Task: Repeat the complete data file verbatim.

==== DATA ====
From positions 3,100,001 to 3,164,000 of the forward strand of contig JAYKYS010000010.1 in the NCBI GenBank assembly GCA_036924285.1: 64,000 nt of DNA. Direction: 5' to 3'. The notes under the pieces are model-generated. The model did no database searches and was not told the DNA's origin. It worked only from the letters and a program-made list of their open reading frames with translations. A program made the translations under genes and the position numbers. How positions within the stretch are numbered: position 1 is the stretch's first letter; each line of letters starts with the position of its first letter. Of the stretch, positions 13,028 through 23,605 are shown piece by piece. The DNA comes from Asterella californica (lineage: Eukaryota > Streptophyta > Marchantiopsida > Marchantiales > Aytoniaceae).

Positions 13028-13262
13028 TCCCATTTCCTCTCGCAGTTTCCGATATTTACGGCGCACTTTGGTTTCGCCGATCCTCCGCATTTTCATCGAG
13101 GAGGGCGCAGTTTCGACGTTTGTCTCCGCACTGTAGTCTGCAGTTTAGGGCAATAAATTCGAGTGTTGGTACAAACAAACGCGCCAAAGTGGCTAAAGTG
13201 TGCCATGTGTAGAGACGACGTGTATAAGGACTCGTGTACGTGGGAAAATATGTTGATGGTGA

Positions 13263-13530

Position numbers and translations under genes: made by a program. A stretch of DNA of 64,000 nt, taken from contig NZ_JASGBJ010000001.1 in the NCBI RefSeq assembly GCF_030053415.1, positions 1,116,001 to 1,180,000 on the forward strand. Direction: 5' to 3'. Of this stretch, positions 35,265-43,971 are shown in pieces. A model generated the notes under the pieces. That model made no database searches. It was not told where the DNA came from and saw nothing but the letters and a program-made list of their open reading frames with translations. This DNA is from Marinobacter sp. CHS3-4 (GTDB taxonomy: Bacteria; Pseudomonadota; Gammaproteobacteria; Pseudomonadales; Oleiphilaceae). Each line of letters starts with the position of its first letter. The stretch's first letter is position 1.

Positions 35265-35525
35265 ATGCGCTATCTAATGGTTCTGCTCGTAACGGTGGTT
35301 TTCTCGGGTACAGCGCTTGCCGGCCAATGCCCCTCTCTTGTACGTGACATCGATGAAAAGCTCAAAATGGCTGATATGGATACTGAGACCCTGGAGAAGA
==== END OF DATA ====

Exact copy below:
From positions 3,100,001 to 3,164,000 of the forward strand of contig JAYKYS010000010.1 in the NCBI GenBank assembly GCA_036924285.1: 64,000 nt of DNA. Direction: 5' to 3'. The notes under the pieces are model-generated. The model did no database searches and was not told the DNA's origin. It worked only from the letters and a program-made list of their open reading frames with translations. A program made the translations under genes and the position numbers. How positions within the stretch are numbered: position 1 is the stretch's first letter; each line of letters starts with the position of its first letter. Of the stretch, positions 13,028 through 23,605 are shown piece by piece. The DNA comes from Asterella californica (lineage: Eukaryota > Streptophyta > Marchantiopsida > Marchantiales > Aytoniaceae).

Positions 13028-13262
13028 TCCCATTTCCTCTCGCAGTTTCCGATATTTACGGCGCACTTTGGTTTCGCCGATCCTCCGCATTTTCATCGAG
13101 GAGGGCGCAGTTTCGACGTTTGTCTCCGCACTGTAGTCTGCAGTTTAGGGCAATAAATTCGAGTGTTGGTACAAACAAACGCGCCAAAGTGGCTAAAGTG
13201 TGCCATGTGTAGAGACGACGTGTATAAGGACTCGTGTACGTGGGAAAATATGTTGATGGTGA

Positions 13263-13530

Position numbers and translations under genes: made by a program. A stretch of DNA of 64,000 nt, taken from contig NZ_JASGBJ010000001.1 in the NCBI RefSeq assembly GCF_030053415.1, positions 1,116,001 to 1,180,000 on the forward strand. Direction: 5' to 3'. Of this stretch, positions 35,265-43,971 are shown in pieces. A model generated the notes under the pieces. That model made no database searches. It was not told where the DNA came from and saw nothing but the letters and a program-made list of their open reading frames with translations. This DNA is from Marinobacter sp. CHS3-4 (GTDB taxonomy: Bacteria; Pseudomonadota; Gammaproteobacteria; Pseudomonadales; Oleiphilaceae). Each line of letters starts with the position of its first letter. The stretch's first letter is position 1.

Positions 35265-35525
35265 ATGCGCTATCTAATGGTTCTGCTCGTAACGGTGGTT
35301 TTCTCGGGTACAGCGCTTGCCGGCCAATGCCCCTCTCTTGTACGTGACATCGATGAAAAGCTCAAAATGGCTGATATGGATACTGAGACCCTGGAGAAGA